A federal judge yesterday reduced a former Washington restaurateur's drug smuggling sentence by six months after his lawyer said the man's business had been ruined and his life threatened following his conviction for helping to import $32 million of heroin.
District Judge Albert V. Bryan Jr. told Mohammed (Mike) Roshan, 35, former operator of The Golden Table Restaurant in Washington, he will have to serve 18 months in jail, rather than the two years the judge had imposed in 1980. Roshan, who was injured last weekend during a fight in a Tysons Corner restaurant, is scheduled to begin serving the sentence July 24.
Roshan's lawyer, Alan H. Levine, argued yesterday that Rosan had already suffered considerably from his conviction. He said Roshan's fight last weekend was with a man Levine claimed was linked to the Drug Enforcement Administration. Levine also complained that a Washington Post story on a restaurant venture of Roshan's had forced his client to sell the business.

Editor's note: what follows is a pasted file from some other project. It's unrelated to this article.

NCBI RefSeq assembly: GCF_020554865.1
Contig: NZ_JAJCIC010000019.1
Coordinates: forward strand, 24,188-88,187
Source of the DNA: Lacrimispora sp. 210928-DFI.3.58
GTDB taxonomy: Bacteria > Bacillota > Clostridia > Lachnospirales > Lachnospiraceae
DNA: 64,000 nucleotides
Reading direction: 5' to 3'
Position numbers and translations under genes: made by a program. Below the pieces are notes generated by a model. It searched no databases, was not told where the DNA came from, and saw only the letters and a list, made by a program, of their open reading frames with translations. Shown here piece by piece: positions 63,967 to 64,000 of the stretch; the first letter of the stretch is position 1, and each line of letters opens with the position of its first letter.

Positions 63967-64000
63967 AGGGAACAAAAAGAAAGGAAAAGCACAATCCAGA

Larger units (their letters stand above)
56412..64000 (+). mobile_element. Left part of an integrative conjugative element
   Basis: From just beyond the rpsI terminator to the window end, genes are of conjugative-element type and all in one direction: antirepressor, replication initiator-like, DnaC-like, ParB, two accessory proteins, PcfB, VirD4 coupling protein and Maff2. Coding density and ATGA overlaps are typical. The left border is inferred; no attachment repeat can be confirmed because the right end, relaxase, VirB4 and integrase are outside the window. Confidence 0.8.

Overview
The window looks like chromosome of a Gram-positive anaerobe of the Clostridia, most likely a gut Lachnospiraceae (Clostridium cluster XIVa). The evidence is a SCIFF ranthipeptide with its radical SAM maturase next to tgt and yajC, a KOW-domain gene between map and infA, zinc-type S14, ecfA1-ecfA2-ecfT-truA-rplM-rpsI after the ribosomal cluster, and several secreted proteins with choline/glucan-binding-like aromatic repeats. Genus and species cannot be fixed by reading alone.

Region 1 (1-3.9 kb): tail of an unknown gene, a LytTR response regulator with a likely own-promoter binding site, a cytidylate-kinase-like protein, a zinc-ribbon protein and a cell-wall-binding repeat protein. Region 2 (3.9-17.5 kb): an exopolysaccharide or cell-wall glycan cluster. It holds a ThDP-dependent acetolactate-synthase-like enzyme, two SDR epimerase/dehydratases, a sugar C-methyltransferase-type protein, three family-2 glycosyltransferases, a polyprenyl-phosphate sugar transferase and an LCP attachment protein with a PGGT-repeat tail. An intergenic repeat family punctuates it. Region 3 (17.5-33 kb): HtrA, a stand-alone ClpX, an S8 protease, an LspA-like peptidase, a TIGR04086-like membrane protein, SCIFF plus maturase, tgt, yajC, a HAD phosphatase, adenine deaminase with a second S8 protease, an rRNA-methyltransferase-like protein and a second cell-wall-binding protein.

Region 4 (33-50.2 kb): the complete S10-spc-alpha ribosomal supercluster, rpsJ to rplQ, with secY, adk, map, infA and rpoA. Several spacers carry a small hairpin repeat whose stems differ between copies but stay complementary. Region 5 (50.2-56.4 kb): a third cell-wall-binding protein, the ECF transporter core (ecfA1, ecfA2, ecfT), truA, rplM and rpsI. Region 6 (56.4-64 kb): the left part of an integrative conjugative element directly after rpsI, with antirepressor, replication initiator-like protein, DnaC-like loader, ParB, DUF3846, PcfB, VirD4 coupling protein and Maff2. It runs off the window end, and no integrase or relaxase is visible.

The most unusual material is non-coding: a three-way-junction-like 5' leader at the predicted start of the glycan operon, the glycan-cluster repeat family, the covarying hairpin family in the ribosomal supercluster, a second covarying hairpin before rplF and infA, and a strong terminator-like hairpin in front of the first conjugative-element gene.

Levine told Bryan that he believed the DEA was the source for the story and that Roshan's alleged assailant is involved with the DEA. Asked about the charge after the hearing, Levine declined to elaborate.
DEA officials have refused to discuss the incident.
Roshan was stabbed at least three times at a Tysons Corner restaurant in a scuffle with a man Fairfax County police have identified as Mike Burke, also an Iranian national. Roshan was released from Fairfax Hospital yesterday morning and he appeared in court with severe facial lacerations and his right arm in a sling.
Burke was charged with malicious wounding with intent to maim in the incident. A preliminary hearing on the charge is set for July 21, in Fairfax General District Court.
Roshan was convicted on one count of distributing one-half pound of heroin in what federal officers have said was one of the largest heroin arrests in Washington. The other Iranian nationals were also found guilty in the case. w